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Science as Salvation

Entry 1557, on 2013-08-02 at 19:48:37 (Rating 3, Science)

I recently discovered a discussion forum (through a convoluted path, as often happens) which tackled the topic of "amazing physics facts". One of the entries there seemed a bit odd which made it worth thinking about. It asked a series of intriguing questions which it claimed there were no answers to. It also seemed to question the validity of science as a mechanism to try to find the answers. Needless to say, I have to comment...

Here's the opening statement: "Let's admit it: Physics can't explain reality. All the current theories are incomplete at best and, at worst, flat out wrong. Midgley was correct when she wrote, 'Science as Salvation: The Modern Myth and its Making.' Salvation indeed."

As you might have already assumed, I disagree. Physics actually can explain a lot of reality. If you want to calculate the correct path to get a rocket to the Moon, for example, what do you do? Consult an astrologer, or a religious text, or a book on philosophy, or a work of fiction? No, you use physics and you get an answer which works, and has worked many times. Why does it work? Because physics explains reality.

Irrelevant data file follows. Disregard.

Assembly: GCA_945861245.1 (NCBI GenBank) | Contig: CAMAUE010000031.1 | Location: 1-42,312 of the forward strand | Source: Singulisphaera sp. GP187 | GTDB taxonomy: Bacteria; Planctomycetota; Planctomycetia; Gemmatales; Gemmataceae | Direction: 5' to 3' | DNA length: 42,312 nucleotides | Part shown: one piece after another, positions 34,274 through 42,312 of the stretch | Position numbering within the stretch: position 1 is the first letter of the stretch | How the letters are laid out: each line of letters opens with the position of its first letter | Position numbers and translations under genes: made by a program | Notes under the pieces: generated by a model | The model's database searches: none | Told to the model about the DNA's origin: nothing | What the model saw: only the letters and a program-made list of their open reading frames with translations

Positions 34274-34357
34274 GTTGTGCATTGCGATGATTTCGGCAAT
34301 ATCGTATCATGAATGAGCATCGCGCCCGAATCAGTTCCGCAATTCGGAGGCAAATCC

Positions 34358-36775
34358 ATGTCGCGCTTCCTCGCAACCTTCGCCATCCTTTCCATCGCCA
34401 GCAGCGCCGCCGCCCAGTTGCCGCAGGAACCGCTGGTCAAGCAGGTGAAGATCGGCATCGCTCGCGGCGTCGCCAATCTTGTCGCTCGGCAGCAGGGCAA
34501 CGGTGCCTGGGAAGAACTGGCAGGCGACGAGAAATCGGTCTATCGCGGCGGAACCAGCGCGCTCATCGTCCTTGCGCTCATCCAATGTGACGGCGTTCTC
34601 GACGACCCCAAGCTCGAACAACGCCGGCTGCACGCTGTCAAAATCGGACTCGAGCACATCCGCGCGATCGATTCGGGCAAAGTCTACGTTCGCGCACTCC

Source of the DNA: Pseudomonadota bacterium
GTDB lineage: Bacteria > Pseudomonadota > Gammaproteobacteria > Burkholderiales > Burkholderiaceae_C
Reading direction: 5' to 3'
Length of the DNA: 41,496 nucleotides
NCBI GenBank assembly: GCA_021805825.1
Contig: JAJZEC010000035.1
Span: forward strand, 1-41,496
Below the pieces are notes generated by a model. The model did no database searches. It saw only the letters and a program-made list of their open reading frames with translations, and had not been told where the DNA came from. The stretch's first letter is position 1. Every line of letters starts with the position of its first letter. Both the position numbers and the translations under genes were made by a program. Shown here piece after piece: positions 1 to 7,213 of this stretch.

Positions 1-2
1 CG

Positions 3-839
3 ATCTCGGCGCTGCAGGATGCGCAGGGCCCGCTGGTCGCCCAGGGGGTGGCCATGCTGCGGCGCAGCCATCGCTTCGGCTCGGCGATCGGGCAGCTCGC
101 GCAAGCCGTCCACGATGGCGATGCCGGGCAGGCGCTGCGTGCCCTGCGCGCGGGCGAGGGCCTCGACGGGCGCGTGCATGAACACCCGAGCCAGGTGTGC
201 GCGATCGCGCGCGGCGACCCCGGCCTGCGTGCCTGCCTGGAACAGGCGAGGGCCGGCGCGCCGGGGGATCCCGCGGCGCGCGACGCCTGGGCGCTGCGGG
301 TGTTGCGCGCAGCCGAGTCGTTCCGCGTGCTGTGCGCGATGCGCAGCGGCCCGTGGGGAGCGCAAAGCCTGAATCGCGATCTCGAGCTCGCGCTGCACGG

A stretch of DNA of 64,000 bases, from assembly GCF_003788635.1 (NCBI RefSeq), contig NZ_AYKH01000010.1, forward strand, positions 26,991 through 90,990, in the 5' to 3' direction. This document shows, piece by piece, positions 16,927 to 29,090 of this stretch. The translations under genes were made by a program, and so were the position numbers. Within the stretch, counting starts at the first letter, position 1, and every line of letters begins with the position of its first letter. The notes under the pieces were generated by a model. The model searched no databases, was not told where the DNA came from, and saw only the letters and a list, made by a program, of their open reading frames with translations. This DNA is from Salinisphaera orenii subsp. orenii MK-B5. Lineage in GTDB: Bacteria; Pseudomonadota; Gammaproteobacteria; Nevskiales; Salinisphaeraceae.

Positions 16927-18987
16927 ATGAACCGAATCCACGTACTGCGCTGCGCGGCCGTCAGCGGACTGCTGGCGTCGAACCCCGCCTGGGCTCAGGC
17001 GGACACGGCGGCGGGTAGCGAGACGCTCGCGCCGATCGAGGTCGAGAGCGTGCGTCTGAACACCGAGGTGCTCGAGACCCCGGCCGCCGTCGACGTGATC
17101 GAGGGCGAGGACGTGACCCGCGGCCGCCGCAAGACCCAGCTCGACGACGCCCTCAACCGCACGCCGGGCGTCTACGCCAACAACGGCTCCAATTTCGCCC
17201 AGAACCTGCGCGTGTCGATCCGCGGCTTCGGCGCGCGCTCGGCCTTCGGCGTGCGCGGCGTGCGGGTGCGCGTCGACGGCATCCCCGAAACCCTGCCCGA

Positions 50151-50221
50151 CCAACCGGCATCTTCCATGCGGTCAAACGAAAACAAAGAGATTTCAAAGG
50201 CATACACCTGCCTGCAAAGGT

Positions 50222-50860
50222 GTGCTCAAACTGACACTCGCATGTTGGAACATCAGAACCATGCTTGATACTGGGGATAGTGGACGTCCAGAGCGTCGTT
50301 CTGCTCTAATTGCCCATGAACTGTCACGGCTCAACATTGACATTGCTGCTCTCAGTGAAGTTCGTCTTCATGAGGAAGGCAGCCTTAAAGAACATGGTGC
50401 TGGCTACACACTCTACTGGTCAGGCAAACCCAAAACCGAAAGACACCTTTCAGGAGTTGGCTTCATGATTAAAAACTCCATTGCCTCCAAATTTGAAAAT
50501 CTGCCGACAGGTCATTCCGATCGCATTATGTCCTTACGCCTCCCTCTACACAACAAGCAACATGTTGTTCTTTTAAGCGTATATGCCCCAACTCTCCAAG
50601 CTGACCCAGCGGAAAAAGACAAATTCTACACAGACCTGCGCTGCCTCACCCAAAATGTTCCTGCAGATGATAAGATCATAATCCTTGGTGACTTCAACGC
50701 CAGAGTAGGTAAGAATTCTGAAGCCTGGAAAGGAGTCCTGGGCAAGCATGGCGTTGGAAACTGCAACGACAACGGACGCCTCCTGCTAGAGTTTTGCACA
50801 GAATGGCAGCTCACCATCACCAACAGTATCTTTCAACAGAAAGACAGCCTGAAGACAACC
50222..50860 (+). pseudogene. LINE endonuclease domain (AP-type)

That's not to say that physics can explain every aspect of the universe to an arbitrary degree of detail, but I think that requirement is misleading. Every understanding we have of the real world is necessarily an approximation. At the most basic levels uncertainty predominates and it is fundamentally impossible to get past that.

I haven't read any of Mary Midgley's works on evolution or science in general but I am aware of her arguments and I don't think they stand up to any scrutiny. She seems to rely primarily on straw-man arguments, especially against Richard Dawkins, so I don't think her opinion is particularly compelling.

Regarding whether science is a form of salvation and whether it is a myth, well that depends on your definitions of those words. Again, I would need to read the book to comment with certainty but if by "salvation" she means a way to save ourselves from superstition and false belief then sure, I totally agree. But I don't think there is any reasonable interpretation of the word "myth" which can be applied to science. The overwhelming fact-checking, peer review, and skepticism involved in the scientific process makes myths (in the form seen in religion, for example) in science very unlikely.